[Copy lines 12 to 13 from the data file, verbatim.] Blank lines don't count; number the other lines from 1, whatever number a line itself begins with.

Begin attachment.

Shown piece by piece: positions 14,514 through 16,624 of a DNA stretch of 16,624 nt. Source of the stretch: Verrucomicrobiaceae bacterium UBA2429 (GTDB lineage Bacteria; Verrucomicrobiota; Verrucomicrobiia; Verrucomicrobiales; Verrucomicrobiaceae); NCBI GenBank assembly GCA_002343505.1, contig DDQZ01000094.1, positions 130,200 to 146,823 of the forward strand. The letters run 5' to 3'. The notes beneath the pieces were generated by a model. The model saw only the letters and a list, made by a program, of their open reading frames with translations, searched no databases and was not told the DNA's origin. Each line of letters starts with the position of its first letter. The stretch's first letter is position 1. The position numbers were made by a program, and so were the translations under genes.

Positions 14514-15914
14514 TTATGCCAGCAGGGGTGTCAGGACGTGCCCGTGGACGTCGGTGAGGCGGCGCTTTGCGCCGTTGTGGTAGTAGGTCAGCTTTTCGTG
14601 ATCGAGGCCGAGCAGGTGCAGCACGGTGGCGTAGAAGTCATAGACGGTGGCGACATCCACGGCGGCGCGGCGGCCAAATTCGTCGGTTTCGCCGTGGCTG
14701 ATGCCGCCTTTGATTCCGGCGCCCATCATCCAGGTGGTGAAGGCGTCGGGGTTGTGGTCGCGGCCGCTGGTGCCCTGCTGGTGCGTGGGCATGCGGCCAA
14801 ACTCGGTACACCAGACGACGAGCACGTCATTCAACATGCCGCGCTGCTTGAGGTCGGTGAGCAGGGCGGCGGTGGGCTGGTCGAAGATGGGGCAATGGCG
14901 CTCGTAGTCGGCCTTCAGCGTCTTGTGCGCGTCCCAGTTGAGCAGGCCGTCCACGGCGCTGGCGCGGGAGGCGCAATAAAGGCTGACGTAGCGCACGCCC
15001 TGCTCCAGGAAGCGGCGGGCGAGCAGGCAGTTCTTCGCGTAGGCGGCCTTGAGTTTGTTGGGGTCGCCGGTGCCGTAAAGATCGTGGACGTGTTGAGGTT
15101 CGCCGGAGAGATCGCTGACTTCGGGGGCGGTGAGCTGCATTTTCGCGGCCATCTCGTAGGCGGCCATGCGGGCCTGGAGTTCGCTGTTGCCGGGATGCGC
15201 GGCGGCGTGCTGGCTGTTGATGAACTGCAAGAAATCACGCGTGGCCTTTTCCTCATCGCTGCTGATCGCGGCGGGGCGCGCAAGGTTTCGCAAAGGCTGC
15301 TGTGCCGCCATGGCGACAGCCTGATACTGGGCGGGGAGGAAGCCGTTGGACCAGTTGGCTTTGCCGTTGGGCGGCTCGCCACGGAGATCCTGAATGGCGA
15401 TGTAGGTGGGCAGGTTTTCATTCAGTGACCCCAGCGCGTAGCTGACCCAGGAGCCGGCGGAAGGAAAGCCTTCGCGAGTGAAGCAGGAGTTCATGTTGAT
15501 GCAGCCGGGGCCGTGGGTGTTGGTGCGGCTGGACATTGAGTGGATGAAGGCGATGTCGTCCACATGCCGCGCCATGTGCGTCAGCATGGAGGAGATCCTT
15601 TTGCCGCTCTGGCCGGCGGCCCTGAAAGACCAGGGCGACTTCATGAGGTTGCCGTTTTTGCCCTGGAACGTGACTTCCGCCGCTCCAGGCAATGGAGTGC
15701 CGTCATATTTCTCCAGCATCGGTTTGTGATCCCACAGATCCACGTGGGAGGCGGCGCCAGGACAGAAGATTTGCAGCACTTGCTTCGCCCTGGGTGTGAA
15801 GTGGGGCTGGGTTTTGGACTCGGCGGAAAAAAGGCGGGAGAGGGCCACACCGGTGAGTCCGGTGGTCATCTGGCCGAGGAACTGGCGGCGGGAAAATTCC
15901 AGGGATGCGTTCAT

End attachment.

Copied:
15401 TGTAGGTGGGCAGGTTTTCATTCAGTGACCCCAGCGCGTAGCTGACCCAGGAGCCGGCGGAAGGAAAGCCTTCGCGAGTGAAGCAGGAGTTCATGTTGAT
15501 GCAGCCGGGGCCGTGGGTGTTGGTGCGGCTGGACATTGAGTGGATGAAGGCGATGTCGTCCACATGCCGCGCCATGTGCGTCAGCATGGAGGAGATCCTT